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Widely Available Blood Tests Enhance Diagnostic Sensitivity of Fungal Infections

By LabMedica International staff writers
Posted on 18 Sep 2023

Invasive fungal infections (IFIs) are on the rise and are especially dangerous for immunocompromised individuals, causing high morbidity and mortality. Diagnosing these infections in a timely and accurate manner is tough, largely because the current method—using punch biopsies for tissue culture and histology—yields unreliable results with only about a 10% match rate. Now, a new study has found that the use of newer tests can improve the diagnosis of this time-sensitive condition.

In the study, researchers at Thomas Jefferson University (Philadelphia, PA, USA) found that two commonly available serum marker blood tests, galactomannan and 1,2-beta-D-glucan, were capable of improving diagnostic sensitivity in IFI cases. The first test, serum galactomannan (GM), is a polysaccharide antigen present specifically in the cell walls of Aspergillus fungi. According to the study, this test is effective for diagnosing invasive aspergillosis, showing a sensitivity range of 63% to 78% and a specificity range of 85% to 93%. A unique advantage of GM is its ability to distinguish between aspergillosis and mucormycosis. However, the researchers have cautioned that the test's sensitivity may decrease if the patient is already undergoing systemic antifungal therapy, particularly mold-active agents.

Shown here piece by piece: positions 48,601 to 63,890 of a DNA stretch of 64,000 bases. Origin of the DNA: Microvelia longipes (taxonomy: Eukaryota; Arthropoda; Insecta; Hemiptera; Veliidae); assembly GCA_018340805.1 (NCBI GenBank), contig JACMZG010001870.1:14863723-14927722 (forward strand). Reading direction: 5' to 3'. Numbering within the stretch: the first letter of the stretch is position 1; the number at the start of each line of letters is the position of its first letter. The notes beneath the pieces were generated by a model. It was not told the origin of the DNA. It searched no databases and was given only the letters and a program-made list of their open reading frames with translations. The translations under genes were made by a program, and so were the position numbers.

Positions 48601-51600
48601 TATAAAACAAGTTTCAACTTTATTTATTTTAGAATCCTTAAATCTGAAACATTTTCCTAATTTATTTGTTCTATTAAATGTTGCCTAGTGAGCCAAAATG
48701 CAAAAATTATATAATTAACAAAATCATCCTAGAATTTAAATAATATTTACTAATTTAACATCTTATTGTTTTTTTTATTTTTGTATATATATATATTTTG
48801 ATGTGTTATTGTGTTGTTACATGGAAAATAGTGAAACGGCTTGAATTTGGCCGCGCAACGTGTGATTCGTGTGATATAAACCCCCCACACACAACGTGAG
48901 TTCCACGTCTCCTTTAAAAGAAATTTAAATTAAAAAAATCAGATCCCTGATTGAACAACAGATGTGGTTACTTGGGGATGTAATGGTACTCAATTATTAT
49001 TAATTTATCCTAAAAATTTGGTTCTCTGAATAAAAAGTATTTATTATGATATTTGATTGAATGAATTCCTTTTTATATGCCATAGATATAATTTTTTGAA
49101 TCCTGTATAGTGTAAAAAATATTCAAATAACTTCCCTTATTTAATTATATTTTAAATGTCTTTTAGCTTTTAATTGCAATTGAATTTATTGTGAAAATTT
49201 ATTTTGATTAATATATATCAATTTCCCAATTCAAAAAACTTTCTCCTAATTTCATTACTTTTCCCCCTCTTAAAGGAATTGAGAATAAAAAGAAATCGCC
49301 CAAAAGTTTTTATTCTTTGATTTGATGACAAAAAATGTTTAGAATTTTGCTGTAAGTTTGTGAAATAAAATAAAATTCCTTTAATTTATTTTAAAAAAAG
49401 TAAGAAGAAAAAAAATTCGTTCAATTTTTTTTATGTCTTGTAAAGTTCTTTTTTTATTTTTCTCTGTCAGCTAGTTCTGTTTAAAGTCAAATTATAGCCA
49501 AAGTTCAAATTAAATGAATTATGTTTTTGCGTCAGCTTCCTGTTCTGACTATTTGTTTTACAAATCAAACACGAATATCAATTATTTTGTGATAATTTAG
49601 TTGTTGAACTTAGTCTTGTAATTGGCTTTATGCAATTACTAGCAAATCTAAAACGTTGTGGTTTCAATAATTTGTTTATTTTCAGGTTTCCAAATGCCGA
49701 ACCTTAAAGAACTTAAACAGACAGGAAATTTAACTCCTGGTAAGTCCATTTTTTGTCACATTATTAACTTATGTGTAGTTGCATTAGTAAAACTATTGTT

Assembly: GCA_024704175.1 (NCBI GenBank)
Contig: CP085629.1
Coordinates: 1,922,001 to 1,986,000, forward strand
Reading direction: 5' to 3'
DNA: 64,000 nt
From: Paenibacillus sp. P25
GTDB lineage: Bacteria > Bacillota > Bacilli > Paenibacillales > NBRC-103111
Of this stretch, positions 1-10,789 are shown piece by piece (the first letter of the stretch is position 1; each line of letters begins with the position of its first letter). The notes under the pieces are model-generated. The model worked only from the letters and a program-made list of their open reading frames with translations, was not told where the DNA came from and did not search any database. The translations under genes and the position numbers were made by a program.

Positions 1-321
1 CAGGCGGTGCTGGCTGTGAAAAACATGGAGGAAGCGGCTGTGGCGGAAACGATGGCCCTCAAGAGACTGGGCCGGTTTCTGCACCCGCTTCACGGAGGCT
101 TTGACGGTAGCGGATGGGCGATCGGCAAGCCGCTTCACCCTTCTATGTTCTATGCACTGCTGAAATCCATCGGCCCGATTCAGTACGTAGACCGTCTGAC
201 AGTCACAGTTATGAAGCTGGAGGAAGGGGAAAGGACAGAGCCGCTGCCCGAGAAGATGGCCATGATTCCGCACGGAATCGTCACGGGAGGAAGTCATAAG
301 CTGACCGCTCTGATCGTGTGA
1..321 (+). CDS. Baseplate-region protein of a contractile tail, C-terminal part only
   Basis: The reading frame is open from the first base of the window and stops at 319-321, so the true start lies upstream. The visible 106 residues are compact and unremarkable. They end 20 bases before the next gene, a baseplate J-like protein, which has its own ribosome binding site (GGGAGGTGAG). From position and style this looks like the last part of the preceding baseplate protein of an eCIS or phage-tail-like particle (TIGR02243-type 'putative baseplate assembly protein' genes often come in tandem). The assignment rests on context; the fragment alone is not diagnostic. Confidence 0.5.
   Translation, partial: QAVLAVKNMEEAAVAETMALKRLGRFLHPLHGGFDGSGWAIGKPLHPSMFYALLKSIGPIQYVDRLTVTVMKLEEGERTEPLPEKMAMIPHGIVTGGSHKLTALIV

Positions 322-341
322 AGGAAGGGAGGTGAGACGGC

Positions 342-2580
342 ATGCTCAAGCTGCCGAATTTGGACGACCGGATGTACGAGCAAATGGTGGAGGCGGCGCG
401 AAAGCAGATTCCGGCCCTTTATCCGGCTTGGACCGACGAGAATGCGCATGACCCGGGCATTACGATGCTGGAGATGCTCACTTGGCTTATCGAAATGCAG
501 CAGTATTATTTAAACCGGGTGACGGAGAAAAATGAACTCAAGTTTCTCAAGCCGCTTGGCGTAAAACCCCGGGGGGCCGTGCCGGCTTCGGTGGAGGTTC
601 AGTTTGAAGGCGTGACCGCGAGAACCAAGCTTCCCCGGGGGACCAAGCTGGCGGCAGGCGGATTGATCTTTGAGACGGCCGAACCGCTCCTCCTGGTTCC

Image: Two widely available serum marker blood tests improve diagnostic sensitivity of invasive fungal infections (Photo courtesy of 123RF)
Image: Two widely available serum marker blood tests improve diagnostic sensitivity of invasive fungal infections (Photo courtesy of 123RF)

The second test, 1,2-beta-D-glucan (BDG), is a component found in the cell walls of a range of fungi, including Candida, Aspergillus, and Pneumocystis jirovecii. As many fungi contain BDG, the test is more useful for broadly identifying the presence of fungal etiology rather than specific causative agents. Past meta-analyses have shown that BDG can distinguish between probable and unlikely IFIs with a sensitivity of 77% and a specificity of 85%. However, dermatologists need to be aware that this test can yield false positives, as it does not differentiate between various fungal species. Hence, it may not be suitable for patients with a low likelihood of having an IFI, suggests the study. The researchers have recommended that dermatologists use these blood tests alongside traditional histopathology and cultures to enhance diagnostic sensitivity.

“A double negative GM and BDG can lower the probability of an IFI and encourage providers to seek alternative diagnoses,” stated the researchers.

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Thomas Jefferson University

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